One suggested strategy utilizes a teleworking agreement, outlining:

  • Specific work hours;
  • A designated workspace, including instructions to ensure the set-up is ergonomically correct and safe;
  • Workplace safety guidelines;
  • Agreed upon break times/schedule;
  • Times to clock in and out;
  • Disallowing drinking or drug usage while working;
  • Agreed upon procedures for home inspections (taking photos and video of the workspace) at the start of such an agreement;
  • Agreed upon procedures for authorized inspections after a work injury claim; and
  • Agreed upon drug/alcohol testing policies after work injury claims.

These telework agreement provisions provide a structure for evaluating and handling claims, although each situation is different and may require tweaking. Working from home gives employees greater flexibility, but with less supervision. Employees may have more uncontrolled or disorganized work environments, may face distractions and may multitask between personal and business activities. Given this, the telework agreement can help sort out legitimate from fraudulent, defensible or non-compensable work injury claims, while still providing balance with privacy concerns. Naturally, such teleworking agreements would have to be voluntarily entered into as part of a contract of hire or change in the employment agreement.

Increased Focus on Post-Accident Investigations

An increased employer focus on post-accident investigations is another strategy for handling work-from-home claims. In short, while the place of duty may have changed with employees working from home, the Alabama Workers’ Compensation Act has not changed. The employee would still be required to prove an injury occurred in the course of and arose out of the employment. Further, notice would be required as laid out under Alabama law and the normal defenses remain in effect. Of course, there may not be witnesses and, as the employee controls the location, there is a possibility evidence could be manipulated, hidden or spoiled.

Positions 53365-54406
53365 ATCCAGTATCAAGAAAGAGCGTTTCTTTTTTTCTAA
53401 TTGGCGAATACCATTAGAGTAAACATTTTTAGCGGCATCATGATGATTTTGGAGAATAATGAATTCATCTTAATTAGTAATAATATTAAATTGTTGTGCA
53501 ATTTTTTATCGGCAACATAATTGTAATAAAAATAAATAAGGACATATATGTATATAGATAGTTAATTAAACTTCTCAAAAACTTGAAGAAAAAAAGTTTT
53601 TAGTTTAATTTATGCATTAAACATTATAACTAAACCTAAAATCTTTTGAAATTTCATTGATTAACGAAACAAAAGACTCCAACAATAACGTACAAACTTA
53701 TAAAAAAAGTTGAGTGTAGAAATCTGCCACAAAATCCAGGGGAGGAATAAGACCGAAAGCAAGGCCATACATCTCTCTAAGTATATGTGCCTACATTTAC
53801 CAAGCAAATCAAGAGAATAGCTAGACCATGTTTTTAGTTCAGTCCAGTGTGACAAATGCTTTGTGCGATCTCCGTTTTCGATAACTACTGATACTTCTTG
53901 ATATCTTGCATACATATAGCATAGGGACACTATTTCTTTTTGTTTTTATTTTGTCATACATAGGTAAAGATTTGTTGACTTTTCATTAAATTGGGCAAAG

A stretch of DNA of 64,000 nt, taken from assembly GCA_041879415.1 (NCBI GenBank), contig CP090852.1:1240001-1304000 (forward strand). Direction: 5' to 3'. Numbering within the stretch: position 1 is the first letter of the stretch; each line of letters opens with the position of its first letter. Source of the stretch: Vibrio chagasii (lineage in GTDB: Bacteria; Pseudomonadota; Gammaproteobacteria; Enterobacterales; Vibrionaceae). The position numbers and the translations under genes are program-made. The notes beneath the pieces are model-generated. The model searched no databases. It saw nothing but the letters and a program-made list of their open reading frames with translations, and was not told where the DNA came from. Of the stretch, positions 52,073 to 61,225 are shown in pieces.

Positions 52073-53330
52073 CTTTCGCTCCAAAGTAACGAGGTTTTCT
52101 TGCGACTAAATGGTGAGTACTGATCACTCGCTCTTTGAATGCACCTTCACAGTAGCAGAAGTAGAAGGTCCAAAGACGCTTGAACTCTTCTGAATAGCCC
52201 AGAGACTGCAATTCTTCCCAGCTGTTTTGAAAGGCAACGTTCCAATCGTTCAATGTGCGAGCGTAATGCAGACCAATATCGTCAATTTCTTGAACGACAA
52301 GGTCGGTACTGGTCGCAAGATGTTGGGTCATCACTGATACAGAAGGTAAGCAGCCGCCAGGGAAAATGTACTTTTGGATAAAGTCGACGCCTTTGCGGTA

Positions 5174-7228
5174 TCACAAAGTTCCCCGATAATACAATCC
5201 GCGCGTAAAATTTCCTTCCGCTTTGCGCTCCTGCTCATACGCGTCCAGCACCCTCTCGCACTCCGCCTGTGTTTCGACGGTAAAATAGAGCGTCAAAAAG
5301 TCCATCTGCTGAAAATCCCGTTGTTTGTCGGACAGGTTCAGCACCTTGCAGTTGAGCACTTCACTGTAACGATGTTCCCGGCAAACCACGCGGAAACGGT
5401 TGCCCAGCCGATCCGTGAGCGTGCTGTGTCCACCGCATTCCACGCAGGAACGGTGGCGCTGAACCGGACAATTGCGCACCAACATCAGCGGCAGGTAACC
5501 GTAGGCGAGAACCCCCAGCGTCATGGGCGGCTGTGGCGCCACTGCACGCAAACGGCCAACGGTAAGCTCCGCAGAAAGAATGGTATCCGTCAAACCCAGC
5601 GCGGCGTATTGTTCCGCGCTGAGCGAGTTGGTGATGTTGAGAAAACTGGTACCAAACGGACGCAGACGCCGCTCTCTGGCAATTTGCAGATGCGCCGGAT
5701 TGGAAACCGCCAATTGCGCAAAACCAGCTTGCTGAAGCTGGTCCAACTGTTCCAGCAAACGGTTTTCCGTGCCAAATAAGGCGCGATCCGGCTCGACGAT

“Spoliation of evidence” may be a key issue. It is strongly encouraged to report incidents immediately to allow employers to inspect the injury location and take videos or photographs as soon as possible to prevent spoliation. As mentioned, allowing employers access to inspect employees’ homes would be voluntary, but refusal could mean rejection of the teleworking agreement. Post-accident inspections, photographs and/or videos can also help identify possibilities for subrogation recovery from culpable third parties.


Whether work from home remains common in a post-COVID world remains to be seen. Permitting work from home may, on balance, be a better scenario for employees and employers for the foreseeable future, lessening COVID-19 exposure and allowing employers to continue operations and viability.

Ultimately, if an employee’s injury arose out of and in the course of their employment at a time, location and place where they are authorized to work, while furthering the business of their employer, there could be a compensable workers’ compensation claim. Anticipating possible pitfalls, however, can help employers mitigate such risks.

Carl “Trey” K.  Dowdey III is a partner at Swift, Currie, McGhee & Hiers LLP, where he represents employers, insurance providers and claims professionals in various workers’ compensation cases throughout Alabama. Dowdey also defends employers against retaliatory discharge and co-employee liability claims, and handles automobile and premises liability defense litigation. He may be reached at [email protected].

The latest Alabama business news delivered to your inbox